After finishing the game we worked on fluency. So I asked my students to answer the questions, expand their answers and I recorded them.  In that way, I had the chance to listen to the audio again and correct some basic mistakes.  To avoid making them feel embarrassed I gave them the corrections in handouts and we practised again. This activity is great for students preparing for exams. 
   You can also get your students to come up with more questions and play the game again 🙂


4. Jinx Challenge. (For all levels and ages.)
This can be played after getting to know your students to add a bit of fun. I've attached the YouTube video here that I get the inspiration from. Enjoy it!

 
 

 

Working with Phrasal verbs 2: Teenagers

When it comes to teenagers I have to admit that my ideas are more creative than my first posts ‘Working with Phrasal verbs 1’.

IDEA 1

  • I get them to use the phrasal verbs in shapes and graphics. Like this they have all gather in a handout with a definition and an example. They find that useful and memorable. It also works really well with visual learners.

This is an example a student of mine did last week. 

IDEA 2

  • I  ask them to use the phrasal verbs in comics. You will be amazed how much they enjoy that and how fast they learn to make comics online by themselves. For the first time I suggest doing one comic together so they can see how to go about it.

>

You can make your own comics online in these websites:

Make beliefs comix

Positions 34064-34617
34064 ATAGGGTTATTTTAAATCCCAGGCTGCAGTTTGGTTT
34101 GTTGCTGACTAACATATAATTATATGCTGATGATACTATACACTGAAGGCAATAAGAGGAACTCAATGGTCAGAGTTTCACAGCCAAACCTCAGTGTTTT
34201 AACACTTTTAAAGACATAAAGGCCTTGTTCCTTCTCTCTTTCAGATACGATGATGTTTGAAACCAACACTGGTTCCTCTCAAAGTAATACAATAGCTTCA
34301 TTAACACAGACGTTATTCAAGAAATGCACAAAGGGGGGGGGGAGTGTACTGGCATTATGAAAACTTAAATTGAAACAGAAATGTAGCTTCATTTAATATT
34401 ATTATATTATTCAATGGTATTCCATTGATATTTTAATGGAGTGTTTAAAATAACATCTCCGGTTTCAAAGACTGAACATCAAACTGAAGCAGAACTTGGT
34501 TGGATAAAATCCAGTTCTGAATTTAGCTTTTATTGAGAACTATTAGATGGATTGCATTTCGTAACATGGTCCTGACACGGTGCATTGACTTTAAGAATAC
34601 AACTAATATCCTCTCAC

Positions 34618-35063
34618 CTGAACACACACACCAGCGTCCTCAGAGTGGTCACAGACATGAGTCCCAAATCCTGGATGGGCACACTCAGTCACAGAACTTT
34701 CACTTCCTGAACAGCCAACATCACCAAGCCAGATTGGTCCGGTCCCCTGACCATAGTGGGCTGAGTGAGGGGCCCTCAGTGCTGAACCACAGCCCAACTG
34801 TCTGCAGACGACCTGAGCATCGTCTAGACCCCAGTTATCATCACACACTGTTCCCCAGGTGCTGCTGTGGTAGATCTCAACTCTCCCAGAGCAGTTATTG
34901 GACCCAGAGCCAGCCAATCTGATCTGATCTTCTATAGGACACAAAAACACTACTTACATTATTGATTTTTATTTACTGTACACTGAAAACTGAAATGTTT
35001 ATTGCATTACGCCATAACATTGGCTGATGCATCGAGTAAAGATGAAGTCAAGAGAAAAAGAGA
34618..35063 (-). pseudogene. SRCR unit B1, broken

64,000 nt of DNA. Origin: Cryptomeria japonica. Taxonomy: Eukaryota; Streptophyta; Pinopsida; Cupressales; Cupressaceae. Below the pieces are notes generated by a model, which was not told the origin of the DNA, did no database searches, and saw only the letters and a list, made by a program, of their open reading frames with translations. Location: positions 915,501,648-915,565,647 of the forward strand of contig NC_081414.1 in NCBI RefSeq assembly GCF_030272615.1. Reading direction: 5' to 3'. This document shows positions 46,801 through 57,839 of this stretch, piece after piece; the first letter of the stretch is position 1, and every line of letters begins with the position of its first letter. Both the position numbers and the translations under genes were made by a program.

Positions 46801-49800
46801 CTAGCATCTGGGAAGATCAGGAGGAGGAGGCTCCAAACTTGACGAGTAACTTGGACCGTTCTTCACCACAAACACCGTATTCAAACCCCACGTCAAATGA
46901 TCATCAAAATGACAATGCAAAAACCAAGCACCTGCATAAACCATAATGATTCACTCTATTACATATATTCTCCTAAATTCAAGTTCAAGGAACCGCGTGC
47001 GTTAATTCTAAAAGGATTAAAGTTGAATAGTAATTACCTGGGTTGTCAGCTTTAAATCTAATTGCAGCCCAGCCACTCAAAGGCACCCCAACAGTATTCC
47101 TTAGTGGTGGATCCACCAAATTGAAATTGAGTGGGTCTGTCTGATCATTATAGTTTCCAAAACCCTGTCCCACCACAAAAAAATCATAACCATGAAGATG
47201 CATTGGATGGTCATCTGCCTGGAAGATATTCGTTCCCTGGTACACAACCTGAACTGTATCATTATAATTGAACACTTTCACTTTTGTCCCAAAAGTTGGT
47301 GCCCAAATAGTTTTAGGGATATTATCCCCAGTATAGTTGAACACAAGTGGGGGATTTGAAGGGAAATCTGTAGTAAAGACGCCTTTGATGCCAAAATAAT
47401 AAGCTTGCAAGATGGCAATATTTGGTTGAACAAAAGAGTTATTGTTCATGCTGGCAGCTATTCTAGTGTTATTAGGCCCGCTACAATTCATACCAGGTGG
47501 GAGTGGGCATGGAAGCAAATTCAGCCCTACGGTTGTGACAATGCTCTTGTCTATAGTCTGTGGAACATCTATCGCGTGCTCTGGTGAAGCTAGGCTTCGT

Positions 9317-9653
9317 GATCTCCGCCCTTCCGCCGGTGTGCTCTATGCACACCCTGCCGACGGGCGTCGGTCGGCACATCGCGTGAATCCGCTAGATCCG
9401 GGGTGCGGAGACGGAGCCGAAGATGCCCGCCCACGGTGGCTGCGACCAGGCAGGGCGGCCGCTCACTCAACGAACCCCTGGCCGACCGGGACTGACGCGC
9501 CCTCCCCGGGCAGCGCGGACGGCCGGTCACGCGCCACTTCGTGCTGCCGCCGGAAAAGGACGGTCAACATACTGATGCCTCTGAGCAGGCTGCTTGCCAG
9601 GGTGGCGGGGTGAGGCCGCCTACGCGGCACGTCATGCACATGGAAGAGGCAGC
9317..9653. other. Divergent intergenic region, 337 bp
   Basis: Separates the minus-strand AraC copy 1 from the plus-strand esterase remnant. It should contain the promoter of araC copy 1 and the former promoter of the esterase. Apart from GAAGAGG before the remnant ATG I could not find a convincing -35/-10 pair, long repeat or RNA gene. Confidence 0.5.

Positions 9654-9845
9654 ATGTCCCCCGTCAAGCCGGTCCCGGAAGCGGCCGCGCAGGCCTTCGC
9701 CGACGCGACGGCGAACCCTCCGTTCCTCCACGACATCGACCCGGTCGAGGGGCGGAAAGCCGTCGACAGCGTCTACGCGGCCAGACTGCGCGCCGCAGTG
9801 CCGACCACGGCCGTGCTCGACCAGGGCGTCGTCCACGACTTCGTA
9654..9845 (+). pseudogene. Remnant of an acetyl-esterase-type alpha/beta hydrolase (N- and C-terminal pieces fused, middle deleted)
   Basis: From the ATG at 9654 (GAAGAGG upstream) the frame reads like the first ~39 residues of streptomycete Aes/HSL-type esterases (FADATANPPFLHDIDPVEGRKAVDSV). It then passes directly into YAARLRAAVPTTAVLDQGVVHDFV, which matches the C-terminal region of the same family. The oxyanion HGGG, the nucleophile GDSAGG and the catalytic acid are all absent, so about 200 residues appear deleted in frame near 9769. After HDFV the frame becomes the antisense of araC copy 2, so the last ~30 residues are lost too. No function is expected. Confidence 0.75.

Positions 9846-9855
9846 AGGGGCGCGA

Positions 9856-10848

Pixton
ToonDoo
Bitstrips

IDEA 3

Play Games: Mystery Reward Game!!!!

  • Teenagers are incredibly competitive. Games and competitions work really well with phrasal verbs and students love it!

One game that we usually play to revise vocabulary is the ‘Choose a symbol’. Each symbol means something else. Students however, don’t know what each symbol means and I think it what makes it fun and engaging.

Step 1: Divide students into two teams and give each team a copy.
Step 2: Ask the first team to choose a symbol. Then you could ask them to give you an ‘example sentence’ or a ‘definition’ of the phrasal verb. (Alternatively you could prepare some sentences and ask them to guess the missing word in the gap)
Step 3: Once they have answer tell them the prize of the symbol.
Step 4: Repeat steps 2-3.

DOWNLOAD THE GAME HERE!!!!!
Some ideas are:

  10+ points
-10 points

  Double points

Swap points

     No points

5+ points

Play again (no points)

3+ points

Swap points.

Hope you enjoyed this post, feel free to comment and share more ideas about teaching phrasal verbs to teens 🙂

Gaming: Clash Royale

 

Quite recently I've realised that the only way to get my students enjoy learning English outside the classroom is through gaming. Games like Minecraft, Clash Royale can get your students to learn and improve their vocabulary outside classroom. There are so many advantages to Gaming. When I first thought of this post I wanted to list so many benefits but I'm going to stick to the most important ones: 

Benefits of Virtual Gaming

  • Vocabulary learning can be significantly improved.
  • Writing skills can also increased significantly.
  • Gaming can help in motivating students to engaged in activities relating to the learning of a second language 
  • MOST IMPORTANTLY: LEARNERS LOVE IT!

In this posts I have also included an activity on Clash Royale. STEP 1: I think that you should first download the game yourself, just to get a general idea what is it like and you never know,  you just might like it 🙂 . If not you could also check this Youtuber playing instead.

 

STEP 2:  Get your students to change the game's language to English.
Step 3: Let them know that soon you'll have an activity on Clash Royale and they should learn the names of their cards (in English of course!)